Fire-maintained longleaf pine once occupied 90 million acres in the Southeast. Today, roughly three million acres remain. Land conversion and lack of fire on the landscape have decreased habitat for a variety of species dependent upon an open canopy and diverse ground cover. Consequently, many species have experienced population decline, including the gopher tortoise. The gopher tortoise is federally listed as threatened under the Endangered Species Act in the western portion of its range, and the U.S. Fish and Wildlife Service is considering listing the eastern population. With more than 80 percent of land in private ownership in the Southeast, the greatest potential for conservation, restoration, and management of pine habitat for declining species lies in the hands of family woodland owners.
To address these issues, I am helping the American Forest Foundation develop a market-based habitat credit trading system in portions of Georgia and Alabama. The incentive-based framework will complement other efforts in the region to keep the eastern population of the gopher tortoise off the Endangered Species list.
Under the program, interested family woodland owners become eligible for habitat management assistance and conservation credit payments through a reverse auction process; where the buyer and seller switch roles. Landowners selected to participate will be issued credits for verifiable gopher tortoise habitat and/or agreed upon management activities. These credits can then be voluntarily purchased by federal agencies, state, or county governments, or private companies to offset impacts on gopher tortoise habitat. These banked credits may also assist the credit holders in meeting their regulatory obligations should the eastern population of the gopher tortoise become federally listed in the future.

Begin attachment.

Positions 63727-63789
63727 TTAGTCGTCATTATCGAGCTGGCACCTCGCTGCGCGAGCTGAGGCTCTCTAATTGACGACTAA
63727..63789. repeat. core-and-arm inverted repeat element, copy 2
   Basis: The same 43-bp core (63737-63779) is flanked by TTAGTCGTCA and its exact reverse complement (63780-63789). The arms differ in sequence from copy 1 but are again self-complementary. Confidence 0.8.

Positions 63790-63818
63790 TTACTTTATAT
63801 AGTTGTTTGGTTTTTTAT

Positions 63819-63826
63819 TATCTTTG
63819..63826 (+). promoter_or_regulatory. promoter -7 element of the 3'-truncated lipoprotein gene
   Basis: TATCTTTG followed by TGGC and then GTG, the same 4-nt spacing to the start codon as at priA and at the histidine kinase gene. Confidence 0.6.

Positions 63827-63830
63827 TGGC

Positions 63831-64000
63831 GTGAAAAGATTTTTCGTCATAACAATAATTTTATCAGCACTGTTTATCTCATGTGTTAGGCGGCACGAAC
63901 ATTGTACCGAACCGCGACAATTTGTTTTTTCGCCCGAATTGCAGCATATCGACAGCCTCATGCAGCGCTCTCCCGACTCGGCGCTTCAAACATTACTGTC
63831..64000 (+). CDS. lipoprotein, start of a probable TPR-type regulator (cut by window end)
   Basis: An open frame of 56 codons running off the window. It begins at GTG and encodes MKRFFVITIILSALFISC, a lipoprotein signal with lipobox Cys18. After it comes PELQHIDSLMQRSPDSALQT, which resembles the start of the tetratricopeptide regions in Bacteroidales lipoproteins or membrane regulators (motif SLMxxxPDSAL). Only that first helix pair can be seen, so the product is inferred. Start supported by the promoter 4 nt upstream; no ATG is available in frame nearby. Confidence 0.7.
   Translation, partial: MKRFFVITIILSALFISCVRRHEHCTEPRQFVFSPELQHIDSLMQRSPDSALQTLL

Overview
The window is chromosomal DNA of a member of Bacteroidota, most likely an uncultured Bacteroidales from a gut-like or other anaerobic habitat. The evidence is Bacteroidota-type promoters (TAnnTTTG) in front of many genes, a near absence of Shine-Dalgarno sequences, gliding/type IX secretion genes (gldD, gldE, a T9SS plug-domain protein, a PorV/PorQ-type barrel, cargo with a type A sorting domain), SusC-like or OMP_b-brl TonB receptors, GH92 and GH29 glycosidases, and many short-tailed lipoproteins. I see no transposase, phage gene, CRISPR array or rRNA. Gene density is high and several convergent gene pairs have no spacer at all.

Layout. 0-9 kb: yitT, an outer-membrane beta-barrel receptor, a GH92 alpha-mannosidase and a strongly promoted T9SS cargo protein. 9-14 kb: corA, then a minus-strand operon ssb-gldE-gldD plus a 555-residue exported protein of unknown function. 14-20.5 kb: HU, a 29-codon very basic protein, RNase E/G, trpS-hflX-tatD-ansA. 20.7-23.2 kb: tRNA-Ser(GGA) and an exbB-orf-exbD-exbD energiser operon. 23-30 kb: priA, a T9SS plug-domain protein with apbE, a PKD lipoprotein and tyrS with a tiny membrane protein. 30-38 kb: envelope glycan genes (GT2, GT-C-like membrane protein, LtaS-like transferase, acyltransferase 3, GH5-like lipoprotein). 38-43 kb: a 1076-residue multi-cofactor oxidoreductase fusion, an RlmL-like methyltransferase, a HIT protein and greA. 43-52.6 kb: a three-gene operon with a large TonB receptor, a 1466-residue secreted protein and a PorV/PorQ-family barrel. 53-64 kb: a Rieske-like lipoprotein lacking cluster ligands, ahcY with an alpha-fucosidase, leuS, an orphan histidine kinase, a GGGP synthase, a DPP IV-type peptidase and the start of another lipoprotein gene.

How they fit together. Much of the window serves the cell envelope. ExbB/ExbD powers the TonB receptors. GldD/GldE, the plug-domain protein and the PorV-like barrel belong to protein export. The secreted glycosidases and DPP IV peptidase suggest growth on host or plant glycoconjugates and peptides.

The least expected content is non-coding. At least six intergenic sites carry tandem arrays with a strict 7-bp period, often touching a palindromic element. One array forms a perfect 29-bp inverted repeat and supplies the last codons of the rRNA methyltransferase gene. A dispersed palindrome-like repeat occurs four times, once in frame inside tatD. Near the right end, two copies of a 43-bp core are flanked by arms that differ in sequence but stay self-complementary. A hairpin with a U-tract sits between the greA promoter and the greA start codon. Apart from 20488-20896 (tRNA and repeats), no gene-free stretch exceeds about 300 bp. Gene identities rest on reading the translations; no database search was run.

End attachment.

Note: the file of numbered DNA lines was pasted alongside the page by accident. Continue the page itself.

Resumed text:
The “currency” involved in the habit trading system is habitat credits. A credit is a unit of trade that places monetary value on habitat preservation or restoration. Credits are sold to offset impacts to species and/or species’ habitats and will be quantified in acres. The acreage will be weighted based on ecological factors, priority locations, and other variables.
The relationship between credits and debits reflects the value of the compensatory habitat provided to the habitat impacted and is expressed as a mitigation or trading ratio. For example, a 2:1 trading ratio could represent 200 acres of restored habitat for every 100 acres of negatively impacted land.
This innovative payment for ecosystem services approach aims to develop a voluntary precompliance market for a non-listed species and will generate new income streams for private landowners so their lands remain as well-managed forests. A holistic habitat focus will address the primary causes for gopher tortoise population decline while simultaneously addressing the suite of other species that utilize the longleaf ecosystem. This approach is different from traditional species conservation banking, which often fails to address the true driver of species imperilment— habitat loss.
A proactive approach, focusing on mitigation before listing occurs, provides numerous benefits and increases the likelihood of success. Precompliance credits are expected to be dramatically less expensive than compliance credits, hopefully leading to increased acres conserved. Initial credit transactions are anticipated to occur this year—stay tuned.